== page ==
Three candidates, experienced in the halls of government, vie for two general election spots
Former Councilmember Lisa McDonald, small business consultant Mike Hohmann and neighborhood activist Betsy Hodges are in a three-way tussle for the open 13th Ward City Council seat.
The Sept. 13 primary will narrow the field to two.
For more than a decade, Ward 13 has elected independents to City Hall. Steve Minn represented the ward from 1994 to 1999, and Barret Lane has represented it since then.
McDonald and Hodges are DFLers, but McDonald has the backing of former colleague Minn. She also has a ready political network and a host of labor endorsements, including AFSCME, Teamsters and the Police Officers Federation of Minneapolis. She expected to raise $50,000 by the primary and still have $10,000 in the bank, she said.
Hodges concedes she won’t have McDonald’s deep pockets, but she does have the backing of the DFL, Progressive Minnesota and Central Labor. "Our strength and our goal is to have the best grassroots campaign," she said.
Hohmann has the backing of incumbent Lane and other neighborhood activists, which helps, but admits he will need a lot of shoe leather to win. He is running as a small "i" independent and isn’t seeking any institutional endorsements – the kind that come with donations and volunteers.
"I have faith in the voters, that they will vote for someone that will represent them, the taxpayers, and not special interests," Hohmann said.
Each of the three candidates argues he/she is the fiscal moderate that Ward 13 voters want.
Hohmann has an MBA and since 1991 has owned and operated a consulting firm for small businesses, nonprofit groups and governments, doing business plans, market research and audits, he said. Prior to that, he was a policy analyst for Minnegasco, forecasting natural gas deregulation’s effects.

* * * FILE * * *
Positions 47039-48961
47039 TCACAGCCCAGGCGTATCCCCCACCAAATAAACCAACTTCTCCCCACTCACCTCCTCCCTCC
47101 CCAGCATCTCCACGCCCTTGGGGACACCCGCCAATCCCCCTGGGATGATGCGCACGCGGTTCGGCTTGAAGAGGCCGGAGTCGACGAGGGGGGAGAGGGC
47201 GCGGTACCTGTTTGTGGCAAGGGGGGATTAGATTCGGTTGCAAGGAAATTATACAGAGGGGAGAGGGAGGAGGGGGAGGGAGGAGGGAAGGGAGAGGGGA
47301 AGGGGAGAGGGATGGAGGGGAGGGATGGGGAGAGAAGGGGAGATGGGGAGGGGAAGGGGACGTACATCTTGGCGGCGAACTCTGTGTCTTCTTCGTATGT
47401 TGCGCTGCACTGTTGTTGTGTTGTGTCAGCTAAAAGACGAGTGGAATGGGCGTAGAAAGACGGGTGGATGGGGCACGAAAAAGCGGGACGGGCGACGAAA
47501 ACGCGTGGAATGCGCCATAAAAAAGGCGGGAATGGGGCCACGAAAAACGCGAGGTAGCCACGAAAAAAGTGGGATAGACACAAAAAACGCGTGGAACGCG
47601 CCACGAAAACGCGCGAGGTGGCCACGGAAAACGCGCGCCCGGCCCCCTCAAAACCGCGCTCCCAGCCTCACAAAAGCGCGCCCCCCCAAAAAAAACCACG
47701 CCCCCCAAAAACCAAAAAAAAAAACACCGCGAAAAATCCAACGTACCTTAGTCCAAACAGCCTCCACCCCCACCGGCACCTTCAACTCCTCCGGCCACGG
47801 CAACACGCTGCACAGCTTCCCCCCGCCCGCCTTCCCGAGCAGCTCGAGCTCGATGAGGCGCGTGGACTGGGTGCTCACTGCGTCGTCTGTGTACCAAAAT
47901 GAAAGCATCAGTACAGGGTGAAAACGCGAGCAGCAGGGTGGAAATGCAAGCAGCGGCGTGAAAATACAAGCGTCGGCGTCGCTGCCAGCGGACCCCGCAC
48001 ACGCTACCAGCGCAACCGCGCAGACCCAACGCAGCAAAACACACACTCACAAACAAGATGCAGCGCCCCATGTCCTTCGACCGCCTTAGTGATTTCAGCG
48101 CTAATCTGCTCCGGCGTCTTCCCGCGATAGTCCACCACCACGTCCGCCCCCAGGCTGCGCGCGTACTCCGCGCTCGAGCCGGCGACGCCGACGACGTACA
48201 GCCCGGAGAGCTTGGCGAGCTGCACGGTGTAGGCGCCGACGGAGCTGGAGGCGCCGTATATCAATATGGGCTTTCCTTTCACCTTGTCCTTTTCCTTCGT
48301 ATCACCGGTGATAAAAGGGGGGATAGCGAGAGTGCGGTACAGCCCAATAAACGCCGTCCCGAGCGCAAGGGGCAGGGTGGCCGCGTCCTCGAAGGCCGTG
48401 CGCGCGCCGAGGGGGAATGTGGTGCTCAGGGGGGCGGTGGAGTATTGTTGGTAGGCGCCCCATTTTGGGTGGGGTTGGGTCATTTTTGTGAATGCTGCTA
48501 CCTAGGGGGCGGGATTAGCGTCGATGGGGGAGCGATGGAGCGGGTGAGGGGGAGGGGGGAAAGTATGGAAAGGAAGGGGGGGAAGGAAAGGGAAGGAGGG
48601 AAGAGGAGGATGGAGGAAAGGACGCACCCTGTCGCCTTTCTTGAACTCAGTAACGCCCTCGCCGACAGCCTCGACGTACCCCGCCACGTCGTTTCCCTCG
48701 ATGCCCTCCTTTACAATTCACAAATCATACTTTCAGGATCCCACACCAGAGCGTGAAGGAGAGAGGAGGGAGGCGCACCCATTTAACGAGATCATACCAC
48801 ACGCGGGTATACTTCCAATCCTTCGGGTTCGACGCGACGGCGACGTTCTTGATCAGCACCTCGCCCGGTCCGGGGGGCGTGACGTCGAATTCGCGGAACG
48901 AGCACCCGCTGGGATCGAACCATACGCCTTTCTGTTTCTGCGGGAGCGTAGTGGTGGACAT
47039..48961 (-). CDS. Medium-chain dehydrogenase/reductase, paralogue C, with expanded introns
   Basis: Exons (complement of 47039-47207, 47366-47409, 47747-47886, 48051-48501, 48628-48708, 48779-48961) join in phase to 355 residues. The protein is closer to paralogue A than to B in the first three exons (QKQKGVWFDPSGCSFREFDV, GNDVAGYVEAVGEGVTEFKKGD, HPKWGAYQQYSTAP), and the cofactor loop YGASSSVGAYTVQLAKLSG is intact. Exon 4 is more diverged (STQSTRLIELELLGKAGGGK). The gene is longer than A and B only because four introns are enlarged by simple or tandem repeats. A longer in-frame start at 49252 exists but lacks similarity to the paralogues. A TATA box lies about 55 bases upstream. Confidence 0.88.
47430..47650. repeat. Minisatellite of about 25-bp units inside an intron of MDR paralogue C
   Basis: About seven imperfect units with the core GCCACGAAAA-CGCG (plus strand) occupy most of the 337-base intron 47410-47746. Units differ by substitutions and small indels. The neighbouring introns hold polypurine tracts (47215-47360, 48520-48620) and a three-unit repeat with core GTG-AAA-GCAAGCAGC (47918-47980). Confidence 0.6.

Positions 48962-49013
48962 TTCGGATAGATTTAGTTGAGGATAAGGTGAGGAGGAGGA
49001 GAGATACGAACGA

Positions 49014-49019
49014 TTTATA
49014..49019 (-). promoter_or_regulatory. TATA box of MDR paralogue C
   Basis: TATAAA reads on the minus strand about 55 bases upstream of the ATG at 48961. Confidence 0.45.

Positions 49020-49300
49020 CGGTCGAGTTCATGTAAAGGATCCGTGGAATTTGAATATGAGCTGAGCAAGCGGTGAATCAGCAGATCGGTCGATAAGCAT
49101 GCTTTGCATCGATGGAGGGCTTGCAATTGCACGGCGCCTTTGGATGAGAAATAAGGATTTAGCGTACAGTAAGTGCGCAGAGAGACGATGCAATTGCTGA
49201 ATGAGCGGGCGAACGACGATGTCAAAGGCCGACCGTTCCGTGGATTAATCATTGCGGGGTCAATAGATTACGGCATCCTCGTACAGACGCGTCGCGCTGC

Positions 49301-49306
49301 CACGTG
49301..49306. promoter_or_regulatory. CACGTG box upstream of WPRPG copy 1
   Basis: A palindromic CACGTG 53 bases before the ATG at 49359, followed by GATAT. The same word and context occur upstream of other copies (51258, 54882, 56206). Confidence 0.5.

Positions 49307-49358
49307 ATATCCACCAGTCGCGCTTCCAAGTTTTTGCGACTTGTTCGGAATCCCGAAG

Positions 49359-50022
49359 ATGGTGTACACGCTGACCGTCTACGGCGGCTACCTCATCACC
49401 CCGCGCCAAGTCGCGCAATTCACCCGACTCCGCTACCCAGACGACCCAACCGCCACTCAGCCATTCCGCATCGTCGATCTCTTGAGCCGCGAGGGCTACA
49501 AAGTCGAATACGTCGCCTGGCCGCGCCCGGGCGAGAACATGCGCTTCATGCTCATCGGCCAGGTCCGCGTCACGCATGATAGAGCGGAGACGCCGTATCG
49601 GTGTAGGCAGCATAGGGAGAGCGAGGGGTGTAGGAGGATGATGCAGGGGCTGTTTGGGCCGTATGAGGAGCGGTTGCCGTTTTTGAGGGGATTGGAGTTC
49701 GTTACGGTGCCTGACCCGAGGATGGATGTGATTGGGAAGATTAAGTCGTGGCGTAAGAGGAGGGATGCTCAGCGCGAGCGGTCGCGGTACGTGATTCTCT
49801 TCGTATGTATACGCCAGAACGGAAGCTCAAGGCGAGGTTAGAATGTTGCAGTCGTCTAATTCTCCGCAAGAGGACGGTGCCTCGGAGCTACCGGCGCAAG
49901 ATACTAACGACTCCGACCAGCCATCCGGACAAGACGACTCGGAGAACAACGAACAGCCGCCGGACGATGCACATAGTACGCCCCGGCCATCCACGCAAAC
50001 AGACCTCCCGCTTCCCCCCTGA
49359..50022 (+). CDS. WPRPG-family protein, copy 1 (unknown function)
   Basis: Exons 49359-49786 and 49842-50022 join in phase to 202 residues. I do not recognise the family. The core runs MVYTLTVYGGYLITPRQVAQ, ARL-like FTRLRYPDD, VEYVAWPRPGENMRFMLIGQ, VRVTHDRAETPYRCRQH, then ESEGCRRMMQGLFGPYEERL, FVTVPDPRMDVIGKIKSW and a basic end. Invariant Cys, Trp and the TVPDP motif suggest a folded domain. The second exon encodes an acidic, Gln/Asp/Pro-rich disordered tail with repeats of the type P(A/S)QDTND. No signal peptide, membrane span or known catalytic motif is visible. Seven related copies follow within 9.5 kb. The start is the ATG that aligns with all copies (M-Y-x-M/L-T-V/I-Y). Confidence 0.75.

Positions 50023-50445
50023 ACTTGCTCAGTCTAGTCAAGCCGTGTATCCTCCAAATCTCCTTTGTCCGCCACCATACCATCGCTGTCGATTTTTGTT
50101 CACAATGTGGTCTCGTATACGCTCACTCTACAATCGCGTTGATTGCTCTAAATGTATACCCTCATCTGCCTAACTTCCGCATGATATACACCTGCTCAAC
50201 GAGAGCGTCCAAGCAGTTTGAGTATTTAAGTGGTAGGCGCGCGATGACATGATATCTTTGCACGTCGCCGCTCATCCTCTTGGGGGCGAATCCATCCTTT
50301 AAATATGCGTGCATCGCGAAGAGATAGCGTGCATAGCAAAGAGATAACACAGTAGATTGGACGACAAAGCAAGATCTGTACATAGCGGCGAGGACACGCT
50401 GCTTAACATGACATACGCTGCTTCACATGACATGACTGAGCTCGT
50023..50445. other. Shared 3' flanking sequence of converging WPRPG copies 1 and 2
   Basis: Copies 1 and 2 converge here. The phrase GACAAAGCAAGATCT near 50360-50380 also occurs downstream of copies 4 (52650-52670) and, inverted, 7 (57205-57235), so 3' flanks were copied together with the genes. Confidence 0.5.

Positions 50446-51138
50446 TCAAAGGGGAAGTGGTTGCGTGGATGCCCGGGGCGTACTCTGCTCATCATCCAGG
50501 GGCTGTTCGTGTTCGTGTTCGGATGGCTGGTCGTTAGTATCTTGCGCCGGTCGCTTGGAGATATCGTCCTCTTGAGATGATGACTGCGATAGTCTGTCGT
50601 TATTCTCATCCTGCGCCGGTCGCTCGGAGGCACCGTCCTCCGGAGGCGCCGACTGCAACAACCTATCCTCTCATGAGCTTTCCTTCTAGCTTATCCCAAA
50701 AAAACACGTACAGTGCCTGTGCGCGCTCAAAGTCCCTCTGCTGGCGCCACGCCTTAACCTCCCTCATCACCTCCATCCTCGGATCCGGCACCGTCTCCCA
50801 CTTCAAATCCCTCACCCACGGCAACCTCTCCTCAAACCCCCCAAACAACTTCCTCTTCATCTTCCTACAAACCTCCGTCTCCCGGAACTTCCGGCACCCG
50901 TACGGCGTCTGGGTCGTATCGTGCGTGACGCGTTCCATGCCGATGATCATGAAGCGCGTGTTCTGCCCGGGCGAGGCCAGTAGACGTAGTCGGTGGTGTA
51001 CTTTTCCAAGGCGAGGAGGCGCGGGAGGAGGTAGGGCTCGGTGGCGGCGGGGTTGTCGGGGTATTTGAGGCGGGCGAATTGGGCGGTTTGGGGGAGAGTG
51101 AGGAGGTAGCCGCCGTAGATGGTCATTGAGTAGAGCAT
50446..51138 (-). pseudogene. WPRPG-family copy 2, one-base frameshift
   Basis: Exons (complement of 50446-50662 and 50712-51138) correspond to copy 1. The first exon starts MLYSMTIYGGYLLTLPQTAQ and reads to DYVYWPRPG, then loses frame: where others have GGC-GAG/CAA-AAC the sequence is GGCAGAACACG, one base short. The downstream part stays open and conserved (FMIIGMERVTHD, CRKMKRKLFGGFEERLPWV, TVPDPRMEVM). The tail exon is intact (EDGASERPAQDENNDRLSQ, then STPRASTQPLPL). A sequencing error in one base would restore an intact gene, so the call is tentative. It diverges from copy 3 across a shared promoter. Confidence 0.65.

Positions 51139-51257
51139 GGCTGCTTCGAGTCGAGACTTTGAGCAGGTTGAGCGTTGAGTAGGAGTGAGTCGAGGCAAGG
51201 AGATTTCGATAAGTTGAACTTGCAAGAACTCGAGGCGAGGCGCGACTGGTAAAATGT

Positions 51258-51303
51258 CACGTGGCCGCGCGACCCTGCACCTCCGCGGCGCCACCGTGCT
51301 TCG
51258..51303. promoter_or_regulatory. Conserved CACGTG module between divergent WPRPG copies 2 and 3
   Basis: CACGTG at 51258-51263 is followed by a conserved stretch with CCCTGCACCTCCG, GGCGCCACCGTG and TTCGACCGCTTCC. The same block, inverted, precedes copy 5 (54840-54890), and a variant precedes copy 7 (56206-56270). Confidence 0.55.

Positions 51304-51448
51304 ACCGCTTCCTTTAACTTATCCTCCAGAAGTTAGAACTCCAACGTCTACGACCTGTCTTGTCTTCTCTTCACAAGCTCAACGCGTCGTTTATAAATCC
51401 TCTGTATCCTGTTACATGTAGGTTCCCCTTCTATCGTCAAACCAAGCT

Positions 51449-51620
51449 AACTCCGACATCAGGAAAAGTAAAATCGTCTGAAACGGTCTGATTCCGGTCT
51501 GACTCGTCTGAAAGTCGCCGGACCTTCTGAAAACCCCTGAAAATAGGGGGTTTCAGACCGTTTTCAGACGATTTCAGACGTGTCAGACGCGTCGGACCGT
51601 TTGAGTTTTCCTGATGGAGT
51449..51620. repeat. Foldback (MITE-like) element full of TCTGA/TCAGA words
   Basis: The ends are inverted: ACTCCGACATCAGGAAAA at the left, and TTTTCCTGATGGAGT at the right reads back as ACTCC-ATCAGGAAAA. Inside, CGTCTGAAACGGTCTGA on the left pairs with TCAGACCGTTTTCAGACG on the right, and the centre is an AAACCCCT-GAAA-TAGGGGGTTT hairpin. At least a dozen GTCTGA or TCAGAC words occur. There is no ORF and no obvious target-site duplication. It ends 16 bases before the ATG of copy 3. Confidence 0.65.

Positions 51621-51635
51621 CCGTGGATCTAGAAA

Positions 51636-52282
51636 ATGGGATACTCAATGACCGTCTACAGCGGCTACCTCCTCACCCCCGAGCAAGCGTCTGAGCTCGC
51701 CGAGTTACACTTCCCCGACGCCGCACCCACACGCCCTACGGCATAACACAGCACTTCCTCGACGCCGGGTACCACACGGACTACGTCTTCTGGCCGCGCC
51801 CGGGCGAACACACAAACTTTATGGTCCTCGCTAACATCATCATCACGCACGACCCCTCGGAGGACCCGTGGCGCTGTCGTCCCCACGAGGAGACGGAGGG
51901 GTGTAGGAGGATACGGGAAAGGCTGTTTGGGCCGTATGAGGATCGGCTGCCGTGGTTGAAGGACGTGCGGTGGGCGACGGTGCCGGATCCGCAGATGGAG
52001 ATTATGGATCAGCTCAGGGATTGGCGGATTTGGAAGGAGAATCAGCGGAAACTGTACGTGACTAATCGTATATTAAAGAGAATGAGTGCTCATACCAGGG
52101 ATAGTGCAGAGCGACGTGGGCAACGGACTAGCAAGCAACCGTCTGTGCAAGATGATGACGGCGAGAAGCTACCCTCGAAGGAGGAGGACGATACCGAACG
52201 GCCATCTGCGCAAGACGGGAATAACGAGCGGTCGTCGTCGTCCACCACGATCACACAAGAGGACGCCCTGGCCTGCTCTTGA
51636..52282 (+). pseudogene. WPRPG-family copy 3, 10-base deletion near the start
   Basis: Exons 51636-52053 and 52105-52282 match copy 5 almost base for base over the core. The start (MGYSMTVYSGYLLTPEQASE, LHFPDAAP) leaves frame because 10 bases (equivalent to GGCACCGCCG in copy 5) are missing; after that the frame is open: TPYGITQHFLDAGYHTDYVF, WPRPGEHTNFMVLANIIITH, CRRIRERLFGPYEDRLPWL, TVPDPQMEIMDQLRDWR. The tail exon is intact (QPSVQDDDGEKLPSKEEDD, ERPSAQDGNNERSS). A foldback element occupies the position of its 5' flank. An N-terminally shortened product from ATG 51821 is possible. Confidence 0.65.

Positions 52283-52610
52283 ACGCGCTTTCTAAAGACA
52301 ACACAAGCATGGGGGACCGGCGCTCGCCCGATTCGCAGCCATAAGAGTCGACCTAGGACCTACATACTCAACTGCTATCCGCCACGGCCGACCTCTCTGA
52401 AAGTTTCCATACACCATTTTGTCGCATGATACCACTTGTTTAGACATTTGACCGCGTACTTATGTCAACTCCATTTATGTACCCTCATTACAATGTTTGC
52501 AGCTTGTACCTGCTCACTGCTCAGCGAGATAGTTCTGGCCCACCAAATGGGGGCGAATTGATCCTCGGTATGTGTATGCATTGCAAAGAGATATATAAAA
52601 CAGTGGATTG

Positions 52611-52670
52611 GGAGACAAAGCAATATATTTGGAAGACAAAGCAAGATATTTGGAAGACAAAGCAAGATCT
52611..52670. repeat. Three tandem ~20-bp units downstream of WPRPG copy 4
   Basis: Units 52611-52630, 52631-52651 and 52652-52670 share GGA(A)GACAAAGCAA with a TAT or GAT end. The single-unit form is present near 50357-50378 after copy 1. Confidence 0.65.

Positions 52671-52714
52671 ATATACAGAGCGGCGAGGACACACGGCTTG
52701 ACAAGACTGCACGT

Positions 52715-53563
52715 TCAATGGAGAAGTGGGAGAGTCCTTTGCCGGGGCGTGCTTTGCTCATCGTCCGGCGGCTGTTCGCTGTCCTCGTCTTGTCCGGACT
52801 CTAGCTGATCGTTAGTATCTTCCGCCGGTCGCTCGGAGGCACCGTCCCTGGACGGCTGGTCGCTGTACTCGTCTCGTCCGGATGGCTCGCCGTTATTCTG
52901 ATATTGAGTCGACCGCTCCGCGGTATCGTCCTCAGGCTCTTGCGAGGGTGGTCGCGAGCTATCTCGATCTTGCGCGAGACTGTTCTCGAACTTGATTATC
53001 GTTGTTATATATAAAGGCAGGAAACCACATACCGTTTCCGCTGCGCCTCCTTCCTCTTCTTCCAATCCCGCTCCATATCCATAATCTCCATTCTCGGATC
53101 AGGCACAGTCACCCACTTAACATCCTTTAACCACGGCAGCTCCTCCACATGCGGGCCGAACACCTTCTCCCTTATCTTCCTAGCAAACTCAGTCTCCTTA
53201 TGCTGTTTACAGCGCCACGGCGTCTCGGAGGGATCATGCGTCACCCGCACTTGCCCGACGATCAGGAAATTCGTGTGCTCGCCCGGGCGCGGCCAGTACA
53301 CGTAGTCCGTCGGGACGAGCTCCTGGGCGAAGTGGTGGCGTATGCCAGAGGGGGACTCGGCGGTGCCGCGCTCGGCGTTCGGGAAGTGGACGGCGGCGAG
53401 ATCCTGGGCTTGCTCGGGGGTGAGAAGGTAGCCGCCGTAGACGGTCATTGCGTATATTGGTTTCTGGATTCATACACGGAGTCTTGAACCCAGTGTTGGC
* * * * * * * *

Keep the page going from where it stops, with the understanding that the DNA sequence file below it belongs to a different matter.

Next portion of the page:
He has served on the city’s Capital Long-range Improvement Committee, a citizen group that recommends projects for public borrowing – from park improvements to sewer upgrades. Hohmann served on the Planning Commission for three-plus years, reviewing development proposals seeking zoning changes, conditional-use permits and variances.
"I understand budgeting. I have training specifically in financial issues," he said. "Neither of my opponents in this race have that kind of background and experience."
Hohmann and family have lived in Linden Hills for 26 years, he said. Soon after arriving, he joined neighbors in a successful effort to block the proposed closing of Audubon School (now Lake Harriet Lower campus). He has served on Southwest’s Community Education Advisory Council for 15 years and taught community education classes.
McDonald attended college but never got a degree, she said. Her Web site biography said she moved to Minneapolis 28 years ago, worked in homeless shelters and as a waitress, then started a catering business. In the early 1990s, she became executive director of the Greater Lake Street Council. She moved to the 13th Ward shortly after an unsuccessful 2001 mayoral run.
She is now a board member of the Green Institute and NARAL-Pro Choice Minnesota. But it’s her Council experience that gives her the strongest campaign springboard.
She counts Lyn-Lake revitalization and the Urban Village housing development in Lowry Hill East among her top Council achievements. Others are: leading the effort to rewrite the city’s zoning code as Zoning and Planning Committee chair; getting the Uptown Transit station; working with Metro Transit to get bike racks on buses and working with ROMP, a dog owners group, to promote off-leash dog parks.
"It is about record versus rhetoric," she said. "I have the record."
Hodges grew up in Minneapolis and has done development work for Progressive Minnesota and more recently with the Minnesota Justice Foundation, before leaving to campaign full-time.
She was a founding board member of Family Place, a St. Paul day shelter for homeless families. She co-chaired the city-appointed C-17 Commission, which made recommendations about where (not whether) to put a new baseball stadium.
Hodges has served on the Linden Hills Neighborhood Council since 2000, where she facilitated talks on neighborhood zoning disputes, revived the Linden Hills Art Fair and promoted the Council’s affordable housing policy, as well as an affordable housing development at West 44th Street & France Avenue South.
Hodges worked for County Commissioner Gail Dorfman, providing staff support on such issues as the West 50th Street restriping, she said. She has volunteered with the Getting to the Bottom of the Ballot group in Southwest.